JOSEPH BRENNER ASSOCIATES, INC., Plaintiff-Appellant, v. STARMAKER ENTERTAINMENT, INC., Defendant, Christina Burks Lee, Esq., Appellee.
This case involves a dispute between an attorney, Christina Burks Lee, and her client, Joseph Brenner, the sole shareholder of Joseph Brenner Associates, Inc. (“Brenner, Inc.”). Brenner appeals from a judgment entered in the United States District Court for the Southern District of New York (Richard Owen, District Judge ), granting Lee leave to withdraw for cause as counsel for Brenner, Inc., awarding unpaid counsel fees together with prejudgment interest, and granting a retaining lien on the legal files in her possession. We affirm.
Beginning in 1990, Lee represented Brenner in two copyright infringement cases involving twenty-nine allegedly “pirated” videotapes of motion pictures for which he claimed Brenner, Inc. owned the copyrights. Over a four-year period, Lee invested significant time and effort on her client's behalf. By mid-1994, however, the attorney-client relationship deteriorated.
On November 4, 1994, Lee moved the court for permission to withdraw from representation, for a judgment on the balance due, and for a lien on the files in her possession until Brenner made full payment. Brenner opposed Lee's motion and cross-moved the court to relieve Lee as attorney but to require her to turn over the files, to find the legal fees excessive, to relieve Brenner from any obligation to pay the fees, and to assess punitive damages against Lee. After a two-day hearing, the district court permitted Lee to withdraw from representation, ordered Brenner to pay the outstanding balance of $49,284.26, and granted Lee a retaining lien over the litigation files. The court denied Brenner's cross-claims in all respects.
On appeal, Brenner argues that Lee was not justified in requesting leave to withdraw and challenges the district court's determination that Lee's legal fees were reasonable.
A. Withdrawal from Representation
Before the district court, Brenner agreed that Lee should withdraw as counsel, though he contended that she had deliberately precipitated the crisis and thus was not entitled to the requested compensation. We are confident that the record provides ample justification for Lee's withdrawal.
During the course of representation, Brenner insisted, over Lee's objections, on having his son participate in the case. Lee had represented Brenner's son in a prior, unrelated matter and found it difficult to work with him based on hostility that had developed between them. In addition, Brenner's son hired an attorney, Lawrence Stanley, to represent his interests in the litigation. Stanley contacted Lee and sought to participate in the representation. Lee perceived Stanley's position to be that of a “back-seat driver” and she refused to work with him as co-counsel. Moreover, Brenner began complaining about Lee's representation, and as of March 1994, he stopped making his previously regular, monthly installment payments.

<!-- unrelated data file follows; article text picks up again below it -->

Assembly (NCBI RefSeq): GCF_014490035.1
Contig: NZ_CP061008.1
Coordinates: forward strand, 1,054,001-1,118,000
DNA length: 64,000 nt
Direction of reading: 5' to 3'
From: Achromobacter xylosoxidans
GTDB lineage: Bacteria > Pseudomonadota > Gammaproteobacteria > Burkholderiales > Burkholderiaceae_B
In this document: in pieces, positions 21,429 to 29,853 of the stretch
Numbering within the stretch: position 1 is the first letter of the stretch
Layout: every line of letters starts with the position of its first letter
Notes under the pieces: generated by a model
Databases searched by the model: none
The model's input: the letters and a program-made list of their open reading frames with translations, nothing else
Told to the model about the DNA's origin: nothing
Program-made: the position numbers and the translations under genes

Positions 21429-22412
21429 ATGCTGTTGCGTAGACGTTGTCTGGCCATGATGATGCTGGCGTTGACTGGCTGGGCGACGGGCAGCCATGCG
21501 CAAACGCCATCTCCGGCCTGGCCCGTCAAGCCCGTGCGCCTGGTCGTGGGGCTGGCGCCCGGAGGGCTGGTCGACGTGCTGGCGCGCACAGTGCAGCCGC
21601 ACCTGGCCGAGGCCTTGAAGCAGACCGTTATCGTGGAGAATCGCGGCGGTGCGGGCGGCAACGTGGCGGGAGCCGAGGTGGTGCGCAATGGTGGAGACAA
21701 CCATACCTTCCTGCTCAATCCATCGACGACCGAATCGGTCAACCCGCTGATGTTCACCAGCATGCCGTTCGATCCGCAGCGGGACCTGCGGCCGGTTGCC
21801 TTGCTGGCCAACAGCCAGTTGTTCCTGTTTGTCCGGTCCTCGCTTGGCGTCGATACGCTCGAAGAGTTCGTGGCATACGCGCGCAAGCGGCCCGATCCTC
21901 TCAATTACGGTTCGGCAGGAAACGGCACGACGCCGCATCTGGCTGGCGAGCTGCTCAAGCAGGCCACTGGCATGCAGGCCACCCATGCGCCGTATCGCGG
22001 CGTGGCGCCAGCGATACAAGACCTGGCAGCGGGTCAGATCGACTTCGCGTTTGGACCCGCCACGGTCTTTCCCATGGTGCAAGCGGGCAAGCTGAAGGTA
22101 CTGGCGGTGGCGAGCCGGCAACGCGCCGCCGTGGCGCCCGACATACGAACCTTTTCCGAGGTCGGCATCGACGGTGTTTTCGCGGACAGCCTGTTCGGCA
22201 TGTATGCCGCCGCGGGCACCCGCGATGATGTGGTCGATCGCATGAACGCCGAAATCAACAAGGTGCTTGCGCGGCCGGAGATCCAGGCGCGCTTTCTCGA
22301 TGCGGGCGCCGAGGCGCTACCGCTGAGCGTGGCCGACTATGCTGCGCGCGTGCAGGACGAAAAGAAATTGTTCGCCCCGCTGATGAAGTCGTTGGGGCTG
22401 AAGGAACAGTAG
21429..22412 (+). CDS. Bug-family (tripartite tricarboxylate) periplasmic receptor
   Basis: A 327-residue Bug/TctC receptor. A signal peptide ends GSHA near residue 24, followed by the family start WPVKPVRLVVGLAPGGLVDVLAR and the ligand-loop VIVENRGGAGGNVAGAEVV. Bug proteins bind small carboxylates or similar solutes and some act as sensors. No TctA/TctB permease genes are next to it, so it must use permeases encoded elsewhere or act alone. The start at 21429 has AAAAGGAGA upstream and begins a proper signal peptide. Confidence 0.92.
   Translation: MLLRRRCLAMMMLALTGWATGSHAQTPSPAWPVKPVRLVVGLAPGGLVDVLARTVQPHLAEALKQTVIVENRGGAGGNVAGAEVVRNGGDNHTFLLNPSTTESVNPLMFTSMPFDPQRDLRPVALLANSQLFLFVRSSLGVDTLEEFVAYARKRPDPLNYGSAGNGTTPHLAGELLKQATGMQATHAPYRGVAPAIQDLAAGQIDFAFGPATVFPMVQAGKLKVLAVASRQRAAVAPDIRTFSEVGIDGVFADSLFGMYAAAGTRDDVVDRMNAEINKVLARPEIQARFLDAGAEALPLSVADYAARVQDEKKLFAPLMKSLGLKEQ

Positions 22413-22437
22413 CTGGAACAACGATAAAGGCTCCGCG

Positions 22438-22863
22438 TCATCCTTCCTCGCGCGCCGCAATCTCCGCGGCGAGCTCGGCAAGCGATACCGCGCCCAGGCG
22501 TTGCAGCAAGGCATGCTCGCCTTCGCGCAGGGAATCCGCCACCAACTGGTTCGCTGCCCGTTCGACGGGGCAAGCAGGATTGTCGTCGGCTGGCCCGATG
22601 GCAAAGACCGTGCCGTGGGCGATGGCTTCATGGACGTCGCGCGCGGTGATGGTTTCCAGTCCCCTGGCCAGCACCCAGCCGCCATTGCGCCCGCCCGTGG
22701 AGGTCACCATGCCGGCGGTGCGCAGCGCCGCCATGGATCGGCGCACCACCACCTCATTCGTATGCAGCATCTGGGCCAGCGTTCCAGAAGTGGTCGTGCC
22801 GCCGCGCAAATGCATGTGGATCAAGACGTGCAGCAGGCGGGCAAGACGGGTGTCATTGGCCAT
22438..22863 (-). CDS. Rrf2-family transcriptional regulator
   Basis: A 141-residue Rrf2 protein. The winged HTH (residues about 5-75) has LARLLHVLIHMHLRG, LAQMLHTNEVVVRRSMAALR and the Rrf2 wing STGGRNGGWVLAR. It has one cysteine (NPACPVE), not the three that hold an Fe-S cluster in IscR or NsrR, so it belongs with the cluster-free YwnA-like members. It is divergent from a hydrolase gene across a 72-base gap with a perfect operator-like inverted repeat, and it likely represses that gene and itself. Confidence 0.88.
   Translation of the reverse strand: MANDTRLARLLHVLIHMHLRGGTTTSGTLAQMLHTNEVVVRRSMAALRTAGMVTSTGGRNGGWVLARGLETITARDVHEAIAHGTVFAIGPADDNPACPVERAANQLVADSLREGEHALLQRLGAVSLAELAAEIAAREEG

Given these circumstances, Lee was no longer able to represent Brenner effectively and her request to withdraw was appropriate. See N.Y. Comp.Codes R. & Regs. tit. 22, § 1200.15(c)(1)(iv) (withdrawal permissible if client renders it unreasonably difficult for the lawyer to carry out employment effectively). Accordingly, we affirm the district court's decision to permit Lee to withdraw from representation.
B. Attorneys Fees
Brenner also challenges the court's determinations with respect to his outstanding legal fees. First, he argues that Lee's increase of her hourly rate, from $150 to $180, was unenforceable because it lacked consideration. Brenner did not specifically raise this argument before the district court, but the court adequately addressed the fee increase in its opinion so that we may address, and reject, Brenner's claim. See, Thomas E. Hoar, Inc. v. Sara Lee Corp., 900 F.2d 522, 527 (2d Cir.), cert. denied, 498 U.S. 846, 111 S.Ct. 132, 112 L.Ed.2d 100 (1990) (federal appellate courts generally will not consider claims not presented in the lower courts). The court credited Lee's testimony that in January 1993 she informed Brenner of the increase and that he had agreed to it. Brenner testified that his memory was failing and that he did not remember a conversation about the hourly rate increase. We defer to the district court's factual findings, particularly those based on credibility determinations, unless they are clearly erroneous. See Anderson v. City of Bessemer, 470 U.S. 564, 575, 105 S.Ct. 1504, 1512, 84 L.Ed.2d 518 (1985). We see no reason to upset the court's finding on this issue. Moreover, Brenner's consideration theory falters because Lee continued to provide services to him after the fee increase.